It was the discovery of a drawer of stolen cell phones and an application to NYU undergrad--the school that he supposedly already attended--that finally woke me up to the truth. That and, I suppose, the fact that those months under Gustavo's tutelage had actually given me what I wanted; I was on my way to becoming a real New Yorker, and, as such, could no longer be taken by a con.

He was a sniveling mess when I broke up with him, but I never even felt a pang of guilt.

I took the subway alone back to Barnard's campus.

And, later that summer, I hardly even flinched when the jeweler looked me squarely in the eye and announced, "Miss, it's a fake."

mars 18, 2005

False Positive

I hung up the phone with the nurse from my doctor's office, having just heard the loveliest three words: "Everything," the kind nurse-lady had said, "was normal."



It was the diagnosis that I knew was coming.

Sort of.

Because--I can admit this now that it's over--there was always that tiny, doubting voice. Afterall, I'm the girl who thinks that the Pentagon may have played a role in replacing her iPod. We all know that I am nothing if not a little...we'll call it creatively neurotic.

So, obviously there was a whispering in my ears over the past few weeks telling me that David was right--that I was responsible for his bumpy-tongued affliction.

Or even worse, that his relentless persistence on the topic was really just his cowardly way of telling me that he'd given me something.

Or even worse than that, that I was the sole vessel of a previously unknown horrific disease that had not only infested David's tongue, but that would also make me swell up and give birth to alien spawn a la that tv mini-series V.

And as much as getting to go on all the talk shows as the world's first mother of alien spawn had it's appeal....

And as much as having some eight-armed extra-terrestrial help around the house might've been nice when it came time to do the dishes....

I was thrilled to finally e-mail David a curt one-liner telling him, ONCE AND FOR ALL, that there was not...and has never been...a polk-a-dot on my puffalump.

But that didn't silence the other small voice that has plagued me since David first started making these accusations.

That voice scratched at wounds that go much deeper and are harder to diagnose.

How could I have so misjudged David?

How could every reading I took of him--every estimation I made of his character, his maturity, his kindness--been so wrong? From beginning to end, my evaluation of him was riddled with false positives. And that bothered me quite a bit.

It was still bothering me, in fact, when I bumped into L, an acquaintance of mine, on Thursday night.

L is the definition of a Good Guy: intelligent, down-to-earth, works in college admissions at an Ivy, which means his job, basically, is to evaluate people. And, though he didn't remember it, he had happened to meet David last summer on the night of our second date.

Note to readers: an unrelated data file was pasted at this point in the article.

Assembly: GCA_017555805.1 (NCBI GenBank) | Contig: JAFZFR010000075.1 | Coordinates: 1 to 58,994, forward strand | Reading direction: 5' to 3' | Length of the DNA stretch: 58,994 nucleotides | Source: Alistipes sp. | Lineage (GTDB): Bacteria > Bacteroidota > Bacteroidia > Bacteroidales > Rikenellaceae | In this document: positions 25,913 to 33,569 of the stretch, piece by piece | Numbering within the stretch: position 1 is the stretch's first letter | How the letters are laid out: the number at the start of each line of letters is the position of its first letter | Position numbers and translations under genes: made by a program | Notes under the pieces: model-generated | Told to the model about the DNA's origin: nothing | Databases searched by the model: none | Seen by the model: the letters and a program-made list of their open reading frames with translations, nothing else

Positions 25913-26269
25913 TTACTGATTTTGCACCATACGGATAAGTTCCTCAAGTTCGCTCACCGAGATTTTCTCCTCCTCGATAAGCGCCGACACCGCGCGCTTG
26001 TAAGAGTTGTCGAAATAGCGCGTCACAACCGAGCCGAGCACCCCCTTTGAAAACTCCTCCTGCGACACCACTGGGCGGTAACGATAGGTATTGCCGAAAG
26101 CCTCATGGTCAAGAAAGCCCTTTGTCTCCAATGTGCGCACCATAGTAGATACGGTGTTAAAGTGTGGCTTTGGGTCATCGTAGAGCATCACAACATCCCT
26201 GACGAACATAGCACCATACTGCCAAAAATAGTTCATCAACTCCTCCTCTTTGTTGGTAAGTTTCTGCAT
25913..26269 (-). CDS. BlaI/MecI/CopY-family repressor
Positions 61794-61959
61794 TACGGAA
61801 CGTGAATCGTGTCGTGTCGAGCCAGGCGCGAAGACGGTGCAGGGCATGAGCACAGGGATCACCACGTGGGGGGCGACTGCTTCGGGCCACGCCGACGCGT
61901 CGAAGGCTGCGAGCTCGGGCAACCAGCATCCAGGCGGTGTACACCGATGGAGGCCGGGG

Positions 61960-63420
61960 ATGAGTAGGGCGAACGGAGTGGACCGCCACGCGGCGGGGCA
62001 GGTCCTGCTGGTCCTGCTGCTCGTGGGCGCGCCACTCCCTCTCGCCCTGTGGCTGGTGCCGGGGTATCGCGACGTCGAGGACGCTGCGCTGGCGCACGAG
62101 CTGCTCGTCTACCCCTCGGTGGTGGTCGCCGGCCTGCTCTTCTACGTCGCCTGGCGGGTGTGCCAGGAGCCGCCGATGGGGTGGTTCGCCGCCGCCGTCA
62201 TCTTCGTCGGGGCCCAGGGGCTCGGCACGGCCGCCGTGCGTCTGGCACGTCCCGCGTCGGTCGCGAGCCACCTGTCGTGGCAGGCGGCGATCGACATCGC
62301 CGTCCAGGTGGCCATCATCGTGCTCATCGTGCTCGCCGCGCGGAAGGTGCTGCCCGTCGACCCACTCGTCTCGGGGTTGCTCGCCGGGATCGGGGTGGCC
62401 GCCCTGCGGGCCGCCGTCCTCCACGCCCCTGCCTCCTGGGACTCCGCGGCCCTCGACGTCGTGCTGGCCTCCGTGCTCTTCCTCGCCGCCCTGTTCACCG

"God," L said after snort-laughing through the entire story, "that guy had problems."

"Then why did you not tell me that when you met him?" I retorted, hitting L on the shoulder with each word.

"What? I met him? When did I meet him?" L was astonished.

"Last summer. Remember? We were having drinks at Citrus...he stopped in to pick me up. Works at a socially responsible investment group in DC. The two of you talked forever."

"That guy! Crazy-hypochondriac with a bump on his tongue is that guy? You're kidding me."

"That's him."

"You're kidding me. That guy was great. He was smart. In fact, I've actually thought about the conversation he and I had since that night. Christ, Kathryn, he was charming."

"Let's reign in the praise, shall we?"

"Sorry. Wow.... I'm just surprised."

"Well, that makes two of us."

"I mean, that guy was so regular. That's what I left thinking about him, 'What a nice guy.'"

I picked up my drink, surprised by my own relief.

"I mean," L continued, shaking his head, "seriously. I'm great with reading people, and I saw nothing wrong with that one. Wow."

He paused.

"You know, I hope you don't mind me saying this. But, Baby, that one had nothing to do with you."

I held the truth of his words under my tongue for a moment.

There it was. Reassurance from an outside source. A second opinion. Unbiased. Reasonable. Right.

I smiled and nodded.

"I know," I said.

And suddenly...

for real this time...

everything was normal.

mars 15, 2005


First things first.

Though the little viruses currently making my throat hurt and my head spin, may think that they've won by ruining my DAY OFF, what they don't know is that I'm totally calling in sick on Thursday, even if I'm feeling great. So bottom line is that I win, little viruses. Not only because I won't let you ruin my day off, but also because I have opposable thumbs.

Secondly, so here I am sitting on the couch and reading Vanity Fair when I come upon an article about Kimora Lee Simmons, wife to hip-hop mogel Russel Simmons. The article is titled "Unbearable Fabulosity." It's all about how much everyone envies Kimora Lee. They envy her for her clothing line, her perfume line, her make-up line, her upcoming line of Barbie dolls, her celebrity husband, her ridiculous collection of clothes and handbags, etc., etc. The thesis of the article, as far as I can tell, is "Fuck, yeah! Listen up, women everywhere, Kimora Lee Simmons is awesome."